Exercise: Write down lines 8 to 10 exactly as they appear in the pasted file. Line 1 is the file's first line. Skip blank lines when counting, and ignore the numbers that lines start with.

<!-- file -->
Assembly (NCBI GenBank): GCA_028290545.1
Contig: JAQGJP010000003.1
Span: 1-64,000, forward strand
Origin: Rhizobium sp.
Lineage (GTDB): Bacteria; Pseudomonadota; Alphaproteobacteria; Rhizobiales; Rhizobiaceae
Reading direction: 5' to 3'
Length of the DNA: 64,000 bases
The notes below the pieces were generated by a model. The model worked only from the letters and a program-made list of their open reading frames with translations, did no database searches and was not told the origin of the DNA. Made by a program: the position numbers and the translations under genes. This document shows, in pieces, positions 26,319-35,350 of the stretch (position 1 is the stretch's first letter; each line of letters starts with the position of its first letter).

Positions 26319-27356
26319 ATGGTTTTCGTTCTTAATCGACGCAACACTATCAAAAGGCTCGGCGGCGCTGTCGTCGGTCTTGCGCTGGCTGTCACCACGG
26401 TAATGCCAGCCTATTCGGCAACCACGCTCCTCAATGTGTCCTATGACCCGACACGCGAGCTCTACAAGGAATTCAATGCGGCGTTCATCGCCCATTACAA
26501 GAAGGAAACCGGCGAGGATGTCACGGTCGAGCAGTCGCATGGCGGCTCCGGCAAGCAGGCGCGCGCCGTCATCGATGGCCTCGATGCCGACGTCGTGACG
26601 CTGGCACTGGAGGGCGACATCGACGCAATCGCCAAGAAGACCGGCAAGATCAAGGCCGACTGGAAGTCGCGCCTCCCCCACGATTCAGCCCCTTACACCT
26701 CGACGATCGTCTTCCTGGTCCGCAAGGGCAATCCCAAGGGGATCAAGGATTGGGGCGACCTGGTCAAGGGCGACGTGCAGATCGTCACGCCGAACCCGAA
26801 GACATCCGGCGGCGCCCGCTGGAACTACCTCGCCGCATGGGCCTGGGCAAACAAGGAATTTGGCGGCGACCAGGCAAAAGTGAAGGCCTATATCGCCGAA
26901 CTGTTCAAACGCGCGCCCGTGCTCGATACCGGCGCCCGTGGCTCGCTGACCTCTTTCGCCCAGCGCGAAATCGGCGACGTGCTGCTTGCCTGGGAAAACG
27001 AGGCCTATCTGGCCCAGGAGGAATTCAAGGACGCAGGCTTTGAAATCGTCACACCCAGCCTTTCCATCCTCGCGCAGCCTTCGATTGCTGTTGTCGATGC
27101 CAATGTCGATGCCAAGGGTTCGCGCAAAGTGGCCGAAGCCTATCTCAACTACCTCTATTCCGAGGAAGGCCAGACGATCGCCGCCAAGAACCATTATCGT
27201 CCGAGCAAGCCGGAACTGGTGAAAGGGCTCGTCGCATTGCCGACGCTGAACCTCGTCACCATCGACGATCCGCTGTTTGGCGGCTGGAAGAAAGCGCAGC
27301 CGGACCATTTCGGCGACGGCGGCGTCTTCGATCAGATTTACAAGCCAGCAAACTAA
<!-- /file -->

The notes below the pieces were generated by a model. The model worked only from the letters and a program-made list of their open reading frames with translations, did no database searches and was not told the origin of the DNA. Made by a program: the position numbers and the translations under genes. This document shows, in pieces, positions 26,319-35,350 of the stretch (position 1 is the stretch's first letter; each line of letters starts with the position of its first letter).

Positions 26319-27356
26319 ATGGTTTTCGTTCTTAATCGACGCAACACTATCAAAAGGCTCGGCGGCGCTGTCGTCGGTCTTGCGCTGGCTGTCACCACGG